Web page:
Overall Rating: A C+ that’s higher than the rating I gave to this book’s sequel, right?  I mean, it’s better than that dunce of a book.  But really, really, hated that God forsaken ship


Test Feature: Was This Real?

I am tentatively trying a new feature on this blog called Was This Real?  The idea behind this proposed feature is to list a few book summaries of books that make you really question whether or not it’s real or not.   I’ll list like four or five summaries-all of them save for one will be real.   You can guess in the comments which one you believe is false and if you can even pick what books I’m discussing you get bonus points-I’m sort of low in finances right now, otherwise I’d send a prize or something (depending on how much response this gets I might try to do that in the future).  But the overall point of this feature, is to get people discussing  books-good and bad-that we’ve might’ve forgotten about and it allows me to come up with one ludicrous YA book that will hopefully never be in existence.  Note, for all of you who are trying to figure out what books I’m referring to.  Some of them have been published pre-2000.  I think there’s one or two I listed that were even out in the 80’s.

Elsie can't believe that some of these are real.

Elsie can’t believe that some of these are real.


Book A:  Because Taking Laxatives is A-Okay

So, the MC is apparently fat.  We’re told this five thousand times in the book as well as her current weight, which I think at the start of the novel was like 150 pounds.   Anyway, this book is essentially like the encyclopedia of eating disorders since the MC seems to have both anorexic and bulimia.  She tries to tell herself that she’s not bulimic since she takes laxatives rather than sticking her finger down her throat.  She does get super skinny and of course gets sent to rehab, in which her problems are completely fluffed over and she gets with this really annoying guy and they dance to “My Guy” at the end of the book.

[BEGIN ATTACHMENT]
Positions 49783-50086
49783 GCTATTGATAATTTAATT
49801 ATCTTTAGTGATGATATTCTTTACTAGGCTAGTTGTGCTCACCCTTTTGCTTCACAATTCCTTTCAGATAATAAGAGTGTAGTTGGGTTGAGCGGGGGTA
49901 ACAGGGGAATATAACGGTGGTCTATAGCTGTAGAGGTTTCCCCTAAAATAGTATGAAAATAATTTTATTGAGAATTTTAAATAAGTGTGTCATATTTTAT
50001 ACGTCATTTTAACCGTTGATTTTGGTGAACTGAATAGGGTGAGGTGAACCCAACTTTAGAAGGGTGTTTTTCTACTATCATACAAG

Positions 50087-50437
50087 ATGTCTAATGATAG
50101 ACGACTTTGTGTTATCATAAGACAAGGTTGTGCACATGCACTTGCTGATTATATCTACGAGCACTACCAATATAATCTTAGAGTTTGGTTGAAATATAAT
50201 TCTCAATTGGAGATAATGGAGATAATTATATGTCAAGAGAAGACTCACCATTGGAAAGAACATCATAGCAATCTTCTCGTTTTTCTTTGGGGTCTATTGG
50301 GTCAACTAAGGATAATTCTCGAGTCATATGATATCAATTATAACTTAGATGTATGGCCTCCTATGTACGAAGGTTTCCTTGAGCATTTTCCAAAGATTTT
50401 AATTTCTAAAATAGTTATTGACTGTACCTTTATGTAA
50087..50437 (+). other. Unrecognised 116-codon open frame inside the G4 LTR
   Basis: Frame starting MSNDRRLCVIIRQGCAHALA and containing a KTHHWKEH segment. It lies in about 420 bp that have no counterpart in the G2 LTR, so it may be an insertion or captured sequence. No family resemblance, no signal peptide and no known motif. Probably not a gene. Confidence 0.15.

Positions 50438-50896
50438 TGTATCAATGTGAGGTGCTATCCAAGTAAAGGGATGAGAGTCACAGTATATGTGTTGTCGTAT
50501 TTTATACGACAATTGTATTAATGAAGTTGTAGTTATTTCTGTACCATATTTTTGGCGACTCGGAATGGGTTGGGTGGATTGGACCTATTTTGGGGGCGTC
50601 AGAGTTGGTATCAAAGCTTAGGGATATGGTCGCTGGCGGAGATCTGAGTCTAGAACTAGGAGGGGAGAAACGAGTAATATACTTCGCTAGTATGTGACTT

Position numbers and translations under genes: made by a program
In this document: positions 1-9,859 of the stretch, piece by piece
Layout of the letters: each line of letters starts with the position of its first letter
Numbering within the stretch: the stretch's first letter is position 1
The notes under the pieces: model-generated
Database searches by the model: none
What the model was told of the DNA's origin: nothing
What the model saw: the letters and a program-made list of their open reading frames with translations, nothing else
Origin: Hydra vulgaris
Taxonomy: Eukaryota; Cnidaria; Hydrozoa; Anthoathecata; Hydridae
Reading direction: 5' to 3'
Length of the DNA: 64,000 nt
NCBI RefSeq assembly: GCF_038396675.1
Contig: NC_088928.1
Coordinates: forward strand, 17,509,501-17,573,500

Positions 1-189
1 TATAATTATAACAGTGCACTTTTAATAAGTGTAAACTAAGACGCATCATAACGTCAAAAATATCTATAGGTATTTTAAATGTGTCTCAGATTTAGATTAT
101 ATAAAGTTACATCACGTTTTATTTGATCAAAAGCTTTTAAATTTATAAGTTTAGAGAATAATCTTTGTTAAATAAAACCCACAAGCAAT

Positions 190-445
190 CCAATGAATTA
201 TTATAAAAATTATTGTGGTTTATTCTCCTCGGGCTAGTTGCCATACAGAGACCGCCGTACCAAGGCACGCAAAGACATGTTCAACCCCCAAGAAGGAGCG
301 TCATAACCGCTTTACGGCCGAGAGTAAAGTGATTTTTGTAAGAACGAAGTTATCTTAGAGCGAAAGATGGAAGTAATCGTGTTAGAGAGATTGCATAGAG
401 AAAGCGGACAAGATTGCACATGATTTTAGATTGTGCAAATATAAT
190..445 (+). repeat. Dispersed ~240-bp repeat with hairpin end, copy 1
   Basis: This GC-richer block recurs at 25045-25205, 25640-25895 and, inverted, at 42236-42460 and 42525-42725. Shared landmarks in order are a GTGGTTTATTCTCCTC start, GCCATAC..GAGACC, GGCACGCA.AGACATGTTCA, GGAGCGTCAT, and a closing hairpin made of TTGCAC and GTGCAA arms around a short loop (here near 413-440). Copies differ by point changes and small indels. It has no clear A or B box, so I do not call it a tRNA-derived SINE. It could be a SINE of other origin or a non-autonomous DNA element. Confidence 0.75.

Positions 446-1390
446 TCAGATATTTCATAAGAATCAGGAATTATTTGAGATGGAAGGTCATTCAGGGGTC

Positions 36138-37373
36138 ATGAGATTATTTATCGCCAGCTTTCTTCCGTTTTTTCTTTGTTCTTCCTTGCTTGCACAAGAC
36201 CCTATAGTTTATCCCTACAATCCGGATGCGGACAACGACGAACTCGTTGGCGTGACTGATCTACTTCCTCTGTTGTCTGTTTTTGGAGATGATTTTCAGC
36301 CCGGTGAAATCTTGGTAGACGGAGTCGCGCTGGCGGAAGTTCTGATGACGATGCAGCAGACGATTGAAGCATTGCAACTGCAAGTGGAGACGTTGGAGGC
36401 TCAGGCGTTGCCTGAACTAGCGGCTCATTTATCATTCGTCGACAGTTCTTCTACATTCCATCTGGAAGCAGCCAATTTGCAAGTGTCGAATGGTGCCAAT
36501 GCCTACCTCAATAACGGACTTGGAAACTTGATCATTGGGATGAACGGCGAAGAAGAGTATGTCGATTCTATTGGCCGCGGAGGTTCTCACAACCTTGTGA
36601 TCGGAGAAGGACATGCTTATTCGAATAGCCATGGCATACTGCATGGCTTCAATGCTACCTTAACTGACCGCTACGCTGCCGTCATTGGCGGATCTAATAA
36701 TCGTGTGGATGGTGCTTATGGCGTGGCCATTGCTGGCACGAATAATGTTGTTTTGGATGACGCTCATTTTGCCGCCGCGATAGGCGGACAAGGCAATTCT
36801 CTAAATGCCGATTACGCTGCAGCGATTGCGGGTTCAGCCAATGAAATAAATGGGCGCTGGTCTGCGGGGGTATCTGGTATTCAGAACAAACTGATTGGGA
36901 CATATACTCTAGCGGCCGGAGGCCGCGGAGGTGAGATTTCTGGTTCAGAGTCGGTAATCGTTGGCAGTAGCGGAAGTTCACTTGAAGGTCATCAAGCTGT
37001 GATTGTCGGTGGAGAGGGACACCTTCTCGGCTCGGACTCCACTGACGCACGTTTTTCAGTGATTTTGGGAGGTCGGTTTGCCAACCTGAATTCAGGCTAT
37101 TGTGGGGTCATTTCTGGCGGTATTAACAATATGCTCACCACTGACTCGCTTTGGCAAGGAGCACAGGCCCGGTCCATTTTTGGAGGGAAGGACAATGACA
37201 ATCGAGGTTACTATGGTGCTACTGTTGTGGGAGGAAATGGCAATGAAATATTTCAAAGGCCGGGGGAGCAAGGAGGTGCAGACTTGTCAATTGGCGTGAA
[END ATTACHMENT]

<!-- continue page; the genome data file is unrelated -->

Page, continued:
Book B: Because Dressing Up Like a Frog Isn’t Creepy at All

As in most high school coming of age tales, the protagonist just does not fit in.  She’s not blonde, and this causes her best friend to ditch her.  She also apparently has man shoulders because she likes swimming.  However, she and her soon to be former b.f..f. go through this awkward trying to be friends thing still and it’s just painful to watch.  There’s also a painful scene where the MC tries on an unflattering dress, and later a climax involving a frog suit.

Book C: I’m Just a Small Town Girl

So there’s this small town idiot who’s like this fashion prodigy.  But rather than doing the sensible thing (i.e. trying to get into design school or at the very least auditioning for Project Runway) she buys a ticket to New York than goes up to like the corporate headquaters of Ralph Lauren or wherever and is like hire me.  Of  course, they don’t.  But instead she meets this cute guy and he ends up stealing her designs and she has to work for a lingerie story that isn’t exactly a classy lingerie store-though because this is YA the book isn’t going to go into details about that sort of thing.  But of course, she meets a cute guy and then they turn the trashy lingerie store into a classy lingerie store